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  • When sitting in dressage saddle how many finger clearance between pommel and withers
  • Best dressage saddle for a high withered short backed big shouldered thoroughbred

 
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    04-28-2011, 04:37 PM
  #1
Foal
New to English. . . .

I am looking to buy an english saddle. But I have no clue where to start! I don't know what to look for either. I cannot afford much, and will only be doing some small shows, and saddle work with it, so it doesn't have to be in amazing shape. I don't even know how to put one on a horse My mother has never ridden english, so she's not much help. And right now, I cannot afford a coach or lessons. As we are pretty far in the middle of no where So, any tips on what to look for? I am also looking for a pretty cheap english bridle, but I have this covered. Like I said before, I am not looking for anything special, just something to last me a year to figure out if I want to keep up with it.
Here is an ad I was looking at.
Black 16 inch Saddle - New Brunswick Livestock For Sale - Kijiji New Brunswick
     
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    04-28-2011, 11:43 PM
  #2
Trained
There are multiple 'english' saddles all with different purposes. What to buy depends on what you are going to be doing. If you're going to be concentrating on flat work (which I think is a very good idea if you're just starting out) you should look at getting a dressage saddle. Dressage saddles have a deeper seat than say a jumping saddle, with straighter flaps and the stirrup bars located to position your leg in the desired 'ear-shoulder-hip-heel' line.

Make sure you get your sizing right too. If you are on the larger side and with long legs, a 16inch will be far too small and it could even cause discomfort to the point of lasting pain. Same deal as if you are short-legged, you wouldn't buy an 18inch as it would offer you no support at all and often will slide you into a chair seat. As a short-legged dressage rider, it drives me crazy riding other people's horses using their 18inch saddles to accommodate their super long legs - it immediately forces me into a chair seat and I physically cannot get myself in balance.

I would suggest dropping into a saddlery and trying out a few different sizes, to work out what is going to fit you best. Just like you'd try on a pair of jeans before you buy them so you know they're not going to cut off blood supply to your legs :P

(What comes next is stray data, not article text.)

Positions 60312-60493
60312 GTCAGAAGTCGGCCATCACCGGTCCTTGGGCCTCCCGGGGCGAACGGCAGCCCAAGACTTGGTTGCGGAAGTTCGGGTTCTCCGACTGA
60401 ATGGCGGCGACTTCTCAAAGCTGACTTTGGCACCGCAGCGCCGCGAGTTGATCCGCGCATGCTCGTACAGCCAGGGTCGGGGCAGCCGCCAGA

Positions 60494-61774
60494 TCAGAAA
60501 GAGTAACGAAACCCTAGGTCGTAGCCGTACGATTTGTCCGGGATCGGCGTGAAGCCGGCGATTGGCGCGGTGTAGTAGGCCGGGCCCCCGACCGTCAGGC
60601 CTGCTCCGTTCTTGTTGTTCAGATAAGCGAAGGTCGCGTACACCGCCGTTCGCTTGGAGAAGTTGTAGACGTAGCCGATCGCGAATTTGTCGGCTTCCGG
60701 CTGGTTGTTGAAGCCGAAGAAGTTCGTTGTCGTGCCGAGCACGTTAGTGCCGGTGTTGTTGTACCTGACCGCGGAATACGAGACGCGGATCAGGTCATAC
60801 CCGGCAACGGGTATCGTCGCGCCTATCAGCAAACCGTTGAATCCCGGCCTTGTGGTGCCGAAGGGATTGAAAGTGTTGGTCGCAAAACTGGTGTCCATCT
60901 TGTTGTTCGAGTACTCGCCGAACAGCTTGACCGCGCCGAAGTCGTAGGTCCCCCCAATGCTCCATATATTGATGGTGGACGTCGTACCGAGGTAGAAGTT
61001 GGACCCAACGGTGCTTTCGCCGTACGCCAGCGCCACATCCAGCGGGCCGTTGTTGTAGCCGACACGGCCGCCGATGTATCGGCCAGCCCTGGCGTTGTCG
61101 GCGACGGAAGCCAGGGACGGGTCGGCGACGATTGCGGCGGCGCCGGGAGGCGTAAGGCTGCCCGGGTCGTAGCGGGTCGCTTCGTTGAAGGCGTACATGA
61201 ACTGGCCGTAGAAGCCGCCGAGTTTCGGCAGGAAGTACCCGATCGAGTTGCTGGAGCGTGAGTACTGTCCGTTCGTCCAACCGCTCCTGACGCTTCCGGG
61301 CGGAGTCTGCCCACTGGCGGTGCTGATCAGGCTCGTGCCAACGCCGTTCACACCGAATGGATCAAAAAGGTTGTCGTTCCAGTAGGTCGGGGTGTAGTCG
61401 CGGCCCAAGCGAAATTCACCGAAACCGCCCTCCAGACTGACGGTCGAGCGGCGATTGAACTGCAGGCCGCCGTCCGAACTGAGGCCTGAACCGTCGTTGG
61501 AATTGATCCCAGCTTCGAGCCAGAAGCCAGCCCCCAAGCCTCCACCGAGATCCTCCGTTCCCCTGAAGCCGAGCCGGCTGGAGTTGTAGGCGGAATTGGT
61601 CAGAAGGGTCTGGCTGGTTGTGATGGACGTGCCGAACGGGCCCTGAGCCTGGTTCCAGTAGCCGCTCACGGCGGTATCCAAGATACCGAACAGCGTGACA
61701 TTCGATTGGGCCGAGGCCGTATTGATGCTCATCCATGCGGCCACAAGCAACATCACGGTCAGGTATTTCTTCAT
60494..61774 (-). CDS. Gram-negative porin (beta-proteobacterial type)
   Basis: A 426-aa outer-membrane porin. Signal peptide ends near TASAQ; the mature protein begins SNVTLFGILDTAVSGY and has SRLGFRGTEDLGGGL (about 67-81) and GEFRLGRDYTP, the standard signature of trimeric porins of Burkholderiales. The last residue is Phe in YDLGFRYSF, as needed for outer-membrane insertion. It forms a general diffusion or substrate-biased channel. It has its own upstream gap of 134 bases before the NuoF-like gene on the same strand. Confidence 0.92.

Another VERY important factor in saddle buying, is that not every saddle will fit every horse. So you will need to try some on to pick a good one, and still have it altered to fit perfectly by a qualified saddler. Also be aware when buying cheap second hand saddles - some can have a broken tree. In this case, the saddle is pretty much useless. You can repair the tree but it will often cost much more than what the saddle is worth second hand, and will never be as good as the original tree.
     
    04-29-2011, 10:58 AM
  #3
Foal
Quote:
Originally Posted by Kayty    
There are multiple 'english' saddles all with different purposes. What to buy depends on what you are going to be doing. If you're going to be concentrating on flat work (which I think is a very good idea if you're just starting out) you should look at getting a dressage saddle. Dressage saddles have a deeper seat than say a jumping saddle, with straighter flaps and the stirrup bars located to position your leg in the desired 'ear-shoulder-hip-heel' line.

Make sure you get your sizing right too. If you are on the larger side and with long legs, a 16inch will be far too small and it could even cause discomfort to the point of lasting pain. Same deal as if you are short-legged, you wouldn't buy an 18inch as it would offer you no support at all and often will slide you into a chair seat. As a short-legged dressage rider, it drives me crazy riding other people's horses using their 18inch saddles to accommodate their super long legs - it immediately forces me into a chair seat and I physically cannot get myself in balance.

I would suggest dropping into a saddlery and trying out a few different sizes, to work out what is going to fit you best. Just like you'd try on a pair of jeans before you buy them so you know they're not going to cut off blood supply to your legs :P

Another VERY important factor in saddle buying, is that not every saddle will fit every horse. So you will need to try some on to pick a good one, and still have it altered to fit perfectly by a qualified saddler. Also be aware when buying cheap second hand saddles - some can have a broken tree. In this case, the saddle is pretty much useless. You can repair the tree but it will often cost much more than what the saddle is worth second hand, and will never be as good as the original tree.